13Providers should set out the professional requirements of the course clearly in the information available to students at the application and induction stage. This should include any information that the student will need to disclose when they apply or before they are able to go on a placement. This information may include:
- whether the student has relevant previous convictions. Whether the conviction is relevant will depend on the course and the nature of the conviction and when the conviction occurred;
- any safeguarding concerns including concerns about close family members;
- whether the student has previously been found not fit to practise;
- whether the student has a physical, mental or cognitive impairment or health condition that may be relevant to their ability to reach the necessary professional requirements;
- any other health-related matters such as whether the student has had the necessary immunisations; and
- any relevant information about their personal history, for example, social work students who have been social care service users.
14Providers should tell students where they can go for advice about what information they may need to disclose, and the possible consequences of not disclosing relevant information.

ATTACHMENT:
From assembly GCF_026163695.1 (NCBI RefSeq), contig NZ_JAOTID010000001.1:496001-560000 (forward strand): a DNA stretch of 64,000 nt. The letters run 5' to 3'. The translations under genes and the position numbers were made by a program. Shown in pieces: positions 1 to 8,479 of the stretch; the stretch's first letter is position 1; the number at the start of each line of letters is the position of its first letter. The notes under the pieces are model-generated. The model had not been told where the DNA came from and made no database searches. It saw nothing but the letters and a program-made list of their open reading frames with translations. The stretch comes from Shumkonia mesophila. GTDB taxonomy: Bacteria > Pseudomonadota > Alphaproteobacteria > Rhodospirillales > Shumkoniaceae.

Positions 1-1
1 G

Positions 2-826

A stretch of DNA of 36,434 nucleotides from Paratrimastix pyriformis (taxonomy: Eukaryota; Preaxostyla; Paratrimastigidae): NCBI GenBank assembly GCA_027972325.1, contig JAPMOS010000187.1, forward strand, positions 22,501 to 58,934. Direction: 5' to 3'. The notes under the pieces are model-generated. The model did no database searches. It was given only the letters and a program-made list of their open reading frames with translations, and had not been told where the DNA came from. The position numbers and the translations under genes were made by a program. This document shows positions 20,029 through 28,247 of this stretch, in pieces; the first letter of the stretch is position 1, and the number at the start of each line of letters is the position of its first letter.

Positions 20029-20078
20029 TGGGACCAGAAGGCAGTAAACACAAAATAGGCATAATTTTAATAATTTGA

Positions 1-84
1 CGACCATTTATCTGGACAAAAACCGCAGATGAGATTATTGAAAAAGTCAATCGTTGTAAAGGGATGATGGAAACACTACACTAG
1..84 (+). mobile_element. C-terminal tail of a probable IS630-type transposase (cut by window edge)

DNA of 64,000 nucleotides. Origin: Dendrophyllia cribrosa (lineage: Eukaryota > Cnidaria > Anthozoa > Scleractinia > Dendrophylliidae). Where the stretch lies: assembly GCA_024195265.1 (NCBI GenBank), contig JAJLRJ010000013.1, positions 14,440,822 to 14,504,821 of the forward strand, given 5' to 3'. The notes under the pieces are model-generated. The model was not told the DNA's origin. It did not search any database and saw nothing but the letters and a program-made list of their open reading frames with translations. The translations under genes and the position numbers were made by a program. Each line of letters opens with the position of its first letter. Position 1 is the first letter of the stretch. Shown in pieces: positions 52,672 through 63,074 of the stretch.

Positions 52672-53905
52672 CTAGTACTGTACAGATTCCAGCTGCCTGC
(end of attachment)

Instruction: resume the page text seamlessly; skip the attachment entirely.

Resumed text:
15When a student discloses information to the provider during the application process it is important that the provider considers that information and decides whether it will affect the student’s fitness for practice, or the support that they will need, well before the student begins their studies.
16In some cases, a provider may be able to give a disabled student more support than might be available in the workplace. This might mean that the provider can support the student to achieve the necessary professional and academic standards, but that they might not be able to practise because their support needs cannot be met in the workplace. If the provider knows this might be an issue, it should explain to the student at the application stage that there is a risk they may not be able to practise their profession so that they can make an informed choice about whether to begin their studies.